Last weekend, F1 was in Brazil again and had the third Sprint Qualifying session of the season. Hamilton decided to make use of a new power unit and to take a five-place grid penalty for that. He dominated the whole qualifying session on Friday afternoon and beat Max Verstappen by over 4 tenths of a second. After the qualifying session and a lot of discussions, the stewards penelized Hamilton for a regulation infringement concerning the rear wings. The gap between the rear wings, when DRS was open, did not match the maximum allowed distance of 85mm. Hamilton was handed an additional 20 place penalty for this regulation infringement and had to start the Sprint Qualifying from the back of the grid. He managed to overtake 15 cars resulting in 5th place. Due to the power unit related penalty, Hamilton started the race on Sunday from 10th place.
During the race, Hamilton could catch up to the front fairly quickly – it was clear that Mercedes had a much better straight line speed compared to both of the Red Bulls. Most of the experts assume it was because of the fresh power unit for Hamilton. In Lap 48, Hamilton was eventually behind Verstappen and tried to overtake Verstappen in Turn 4. With Verstappen on the inside and both of the drivers braking so late, that they both went wide. Due to this move, Verstappen was able to keep Hamilton behind him. This incident caused a lot of attention since the stewards just only noted the incident, but did not investigate for a potential penalty against Verstappen. Let’s see if we can understand the incident from the available telemetry data.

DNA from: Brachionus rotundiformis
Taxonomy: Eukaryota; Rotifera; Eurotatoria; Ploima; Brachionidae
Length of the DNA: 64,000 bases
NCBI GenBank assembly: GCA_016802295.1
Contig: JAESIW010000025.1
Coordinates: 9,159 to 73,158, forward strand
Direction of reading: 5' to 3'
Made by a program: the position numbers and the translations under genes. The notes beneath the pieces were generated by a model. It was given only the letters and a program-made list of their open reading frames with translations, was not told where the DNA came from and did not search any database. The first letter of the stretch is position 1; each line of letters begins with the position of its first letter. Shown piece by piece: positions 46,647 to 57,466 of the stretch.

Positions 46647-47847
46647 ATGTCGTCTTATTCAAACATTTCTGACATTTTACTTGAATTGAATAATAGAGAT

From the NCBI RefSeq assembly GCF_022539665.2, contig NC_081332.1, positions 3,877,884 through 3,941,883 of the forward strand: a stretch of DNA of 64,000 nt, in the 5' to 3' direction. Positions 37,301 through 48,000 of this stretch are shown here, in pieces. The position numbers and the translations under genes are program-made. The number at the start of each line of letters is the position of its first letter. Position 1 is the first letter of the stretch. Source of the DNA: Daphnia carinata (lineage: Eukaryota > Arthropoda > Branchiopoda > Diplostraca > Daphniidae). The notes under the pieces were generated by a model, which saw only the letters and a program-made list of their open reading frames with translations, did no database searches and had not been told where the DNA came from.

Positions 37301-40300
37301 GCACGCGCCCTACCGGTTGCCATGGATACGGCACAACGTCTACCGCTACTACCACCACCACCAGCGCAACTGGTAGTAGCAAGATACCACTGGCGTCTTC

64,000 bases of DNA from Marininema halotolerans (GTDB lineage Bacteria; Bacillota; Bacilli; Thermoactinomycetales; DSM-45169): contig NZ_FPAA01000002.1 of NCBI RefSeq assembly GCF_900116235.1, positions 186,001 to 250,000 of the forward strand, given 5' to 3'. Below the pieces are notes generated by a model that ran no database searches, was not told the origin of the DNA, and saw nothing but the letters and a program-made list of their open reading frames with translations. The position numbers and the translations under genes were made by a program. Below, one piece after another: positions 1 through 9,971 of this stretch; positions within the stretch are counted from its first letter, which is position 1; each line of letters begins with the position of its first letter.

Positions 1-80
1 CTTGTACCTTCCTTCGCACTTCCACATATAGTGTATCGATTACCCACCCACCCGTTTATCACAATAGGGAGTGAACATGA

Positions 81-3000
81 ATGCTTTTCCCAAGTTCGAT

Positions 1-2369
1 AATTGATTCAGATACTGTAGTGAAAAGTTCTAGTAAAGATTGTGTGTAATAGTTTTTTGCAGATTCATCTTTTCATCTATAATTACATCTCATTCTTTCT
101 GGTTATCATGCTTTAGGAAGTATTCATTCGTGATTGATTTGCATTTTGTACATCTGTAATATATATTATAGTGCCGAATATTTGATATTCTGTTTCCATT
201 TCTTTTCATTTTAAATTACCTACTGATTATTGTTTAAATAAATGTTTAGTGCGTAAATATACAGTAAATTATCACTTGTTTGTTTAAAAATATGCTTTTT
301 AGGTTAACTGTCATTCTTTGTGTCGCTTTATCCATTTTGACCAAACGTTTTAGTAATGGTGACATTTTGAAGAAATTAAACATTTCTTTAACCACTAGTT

Turn 4 Incident Analysis (Lap 48):
First of all let’s have a look at the race track itself. There are two main DRS zones where drivers can overtake. Hamilton has shown this multiple times throughout the weekend. The second DRS zone is directly heading towards Turn 4 – thus, it is crucial to get a good exit out of the Senna S’s (Turn 1-3) – either to stay ahead or to overtake.
Max Verstappen had to defend slightly into turn 1 on lap 48 resulting in a worse corner exit than Hamilton. We can see this from the graph below where Verstappen’s speed through turn 1 is lower than Hamiltons. The compromised exit and the DRS of Hamilton gave Hamilton the advantage he needed to start the attack against Verstappen. It is impressive that Hamilton achieved on this lap a 27 kph higher straight line speed than Verstappen; of course, Hamilton with DRS, Verstappen without.
Now let’s have a closer look into the telemetry data of Hamilton and Verstappen specificly for the turn 4 incident. On the x-axes we do see the progress of the lap or in other words the distance from the start-finish-line. So we can compare both drivers based on their position on the track – not necessarily based on the time when they were there.
This shows how late Verstappen really braked: He lifted the throttle a little earlier than Hamilton, but went on the brakes later. Also the speed graph on the top shows, that Verstappen went into the corner with a much higher speed compared to Hamilton. Hamilton also did not want to back out of the overtaking attempt and went wide as well avoiding any kind of contact with the Red Bull car. Hamilton could not get the move done and was then again behind Verstappen for another 11 laps…
Hamilton overtakes Verstappen in Lap 59
In Lap 59 Hamilton was able to line it up a lot better: Putting the pressure onto Max again in Turn 1 and compromising the exit of Max, but then being closer to the Red Bull and being able to overtake Max on the straight and not into the corner. Hamilton managed to overtake Verstappen around 200 meters earlier than before. We can also see that both are braking about 10-20 meters earlier into turn 4 than in Lap 48 – showing how much both were fighting in the Lap 48 overtaking attempt.